Coffee With Culture: An Interview with Yuki Izumi from Hi-Collar
MS: Tell me a little about yourself, and how you first got into coffee.
YI: I was born in Osaka, Japan. I started working at a Kissaten when I was in high school because I wanted to get a nice bike. This was my first job.
Tell me a little about Hi-Collar. Where did the idea come from? What is your mission with the cafe?
Hi-Collar is a Kissaten style cafe by day, Japanese bar at night. The idea came from our owner Bon Yagi. He wanted to create a Jazz Age (early 1900s) cafe/bar .
My original mission for coffee was, “Hey, New Yorkers, chill out and slow down. If you don’t have time for a cup of coffee, your life sucks.” (Now that I’ve become a New Yorker, I need to chill out. Hahaha.)
What do you love about coffee?
Every morning when I wake up and brew a pour-over coffee (when I have time), it is like a meditation. To think about the day, or what happened yesterday, or nothing. It makes me calm.
I always think coffee’s character is like people. Each coffee from a different origin has a different profile. For example, if you do a blind tasting, most of the time you know which beans are from Ethiopia or Central America. They have different characters. But some of the beans have unexpected character because of circumstances … could be because of the elevation, soil, farmer’s technique, or the way it’s roasted, or something else. With people, somehow you can tell the person is from New York because of the person’s character, behavior, or accent. And when an American speaks perfect Japanese, we get surprised. So I like to imagine how these beans grow up and how they came here.
And coffee culture. Through the coffee, you can meet people from different backgrounds. That is a big plus.
In your experience, what are the differences between US coffee culture and Japanese coffee culture? What are the similarities?
In New York, I don’t see much difference these days. Of course, Japan has many coffee vending machines, varieties of canned coffee & instant coffee. Most of the convenience stores are 24/7 and have self-service, fresh brew coffee machines. More access to coffee anytime.
At Hi-Collar, American people like to drink coffee before their meal. People from East Asia like to drink coffee after their meal.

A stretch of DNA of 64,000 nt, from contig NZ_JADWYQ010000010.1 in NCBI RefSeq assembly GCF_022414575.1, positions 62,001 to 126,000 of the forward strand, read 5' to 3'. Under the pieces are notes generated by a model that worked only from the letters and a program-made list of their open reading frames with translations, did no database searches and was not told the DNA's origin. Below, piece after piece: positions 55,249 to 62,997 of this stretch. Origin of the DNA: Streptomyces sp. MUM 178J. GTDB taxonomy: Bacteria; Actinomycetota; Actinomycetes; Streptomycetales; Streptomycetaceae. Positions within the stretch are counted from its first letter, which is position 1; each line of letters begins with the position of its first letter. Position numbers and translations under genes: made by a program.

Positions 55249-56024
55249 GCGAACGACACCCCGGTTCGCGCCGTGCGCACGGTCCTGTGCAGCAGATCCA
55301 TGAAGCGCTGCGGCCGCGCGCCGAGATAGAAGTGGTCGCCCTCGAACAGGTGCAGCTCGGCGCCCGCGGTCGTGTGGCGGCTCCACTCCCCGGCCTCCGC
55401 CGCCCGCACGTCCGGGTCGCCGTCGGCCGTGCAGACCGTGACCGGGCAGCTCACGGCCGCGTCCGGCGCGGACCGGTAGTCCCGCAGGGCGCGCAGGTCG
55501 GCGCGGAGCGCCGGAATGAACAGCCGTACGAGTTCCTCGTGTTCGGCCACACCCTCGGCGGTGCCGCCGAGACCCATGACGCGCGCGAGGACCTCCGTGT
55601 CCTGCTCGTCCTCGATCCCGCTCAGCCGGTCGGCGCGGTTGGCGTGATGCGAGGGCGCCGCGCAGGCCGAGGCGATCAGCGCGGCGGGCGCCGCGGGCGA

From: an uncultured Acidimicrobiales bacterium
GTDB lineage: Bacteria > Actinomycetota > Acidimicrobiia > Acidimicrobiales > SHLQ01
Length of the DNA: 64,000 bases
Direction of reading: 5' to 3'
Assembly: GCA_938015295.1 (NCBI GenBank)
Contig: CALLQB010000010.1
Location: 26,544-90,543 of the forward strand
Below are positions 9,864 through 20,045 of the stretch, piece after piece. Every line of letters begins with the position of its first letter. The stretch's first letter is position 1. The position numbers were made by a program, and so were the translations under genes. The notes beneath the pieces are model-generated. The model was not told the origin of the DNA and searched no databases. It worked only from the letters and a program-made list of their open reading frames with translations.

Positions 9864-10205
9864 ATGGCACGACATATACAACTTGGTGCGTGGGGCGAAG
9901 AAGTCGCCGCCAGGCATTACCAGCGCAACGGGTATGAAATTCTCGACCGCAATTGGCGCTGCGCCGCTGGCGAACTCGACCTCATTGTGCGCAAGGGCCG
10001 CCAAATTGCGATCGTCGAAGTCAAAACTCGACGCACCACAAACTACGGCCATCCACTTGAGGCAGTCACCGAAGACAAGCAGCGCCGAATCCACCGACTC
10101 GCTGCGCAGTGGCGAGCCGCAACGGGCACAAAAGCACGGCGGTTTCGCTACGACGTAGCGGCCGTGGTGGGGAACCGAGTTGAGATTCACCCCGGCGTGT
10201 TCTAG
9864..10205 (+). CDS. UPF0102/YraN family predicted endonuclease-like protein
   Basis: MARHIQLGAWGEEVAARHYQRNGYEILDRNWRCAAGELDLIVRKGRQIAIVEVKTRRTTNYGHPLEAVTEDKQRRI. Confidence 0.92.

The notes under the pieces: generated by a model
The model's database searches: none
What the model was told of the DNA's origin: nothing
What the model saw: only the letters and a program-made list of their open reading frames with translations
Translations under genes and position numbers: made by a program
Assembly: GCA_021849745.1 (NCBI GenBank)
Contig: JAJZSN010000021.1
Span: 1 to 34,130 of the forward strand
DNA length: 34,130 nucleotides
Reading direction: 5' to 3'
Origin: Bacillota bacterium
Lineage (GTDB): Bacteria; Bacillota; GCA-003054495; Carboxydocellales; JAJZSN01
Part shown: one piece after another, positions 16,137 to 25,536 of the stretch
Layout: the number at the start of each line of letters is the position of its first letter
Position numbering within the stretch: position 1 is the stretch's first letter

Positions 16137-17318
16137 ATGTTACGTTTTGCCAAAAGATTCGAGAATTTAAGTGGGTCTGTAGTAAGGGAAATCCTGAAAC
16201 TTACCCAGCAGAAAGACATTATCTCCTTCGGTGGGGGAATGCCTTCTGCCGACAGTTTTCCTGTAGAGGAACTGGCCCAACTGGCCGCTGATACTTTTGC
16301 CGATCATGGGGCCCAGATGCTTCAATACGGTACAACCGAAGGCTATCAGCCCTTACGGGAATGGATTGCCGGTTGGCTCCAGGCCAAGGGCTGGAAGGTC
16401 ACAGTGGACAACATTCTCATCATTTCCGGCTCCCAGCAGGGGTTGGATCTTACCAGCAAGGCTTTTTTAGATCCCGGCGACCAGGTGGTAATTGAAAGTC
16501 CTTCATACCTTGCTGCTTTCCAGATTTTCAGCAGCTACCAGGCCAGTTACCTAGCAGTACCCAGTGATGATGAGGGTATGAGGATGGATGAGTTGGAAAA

Why do you think Hi-Collar has been successful in New York City?
I’m not sure we are successful but we are more authentic, I guess. We offer coffee with culture.
Hi-Collar offers a few different methods of coffee preparation. Do you have a favorite way to prepare coffee?
I do like to prepare with Aeropress. Aeropress has many ways to brew. Easy to customize.
I like pour-over to get to know the new beans. For me, siphon coffee is like afternoon coffee, but so annoying to prepare and wash!
Your food offerings are also exceptional. How do coffee and food work together on your menu?
Our food menu is a typical Kissaten menu in Japan. We call it “Keishoku”. “Kei” means light, and “Shoku” means “to eat” or “food”. Direct translation is “a light meal”. Something easy to prepare and easy to eat, a quick bite.
Customers order only coffee or only food, or both. So we meet a variety of customers’ needs.
What are the biggest challenges you face as a cafe operator? How do you deal with these challenges?
We make each cup one at a time by hand, so it takes longer than usual. In our old location, our customers could see what was going on behind the bar and we could explain. But now we have a much bigger space and we are a mess! I’m still trying to figure it out…
What issues do you care most about in coffee?
Climate change will affect coffee farms. Without them, we can’t exist. We are much smaller than our Earth. I’m aging and the earth is aging too. We have to accept these changes, and also do what we can do to lessen the negative impact on the farmers' lives. New technology or new research might help. That’s why we need to keep educating ourselves.
I was so into when Jay was talking about biodynamics at our coffee tasting. We have to keep learning and keep experimenting and keep trying and failing and keep going.
What is the future of the coffee industry?
I wish I knew! It seems like history is repeating in a fashion, and coffee is trending in a new way.
If you had one message to share with other people in the coffee industry, what would it be?
I want to share a quote from Konosuke Matsushita (founder of Panasonic, he is also from Osaka, Japan):
“The business is to move the emotions.”
Hi-Collar is located at 231 E 9th St. in the East Village. You can try our select single origin offerings there on pour-over, Aeropress, or siphon while supplies last.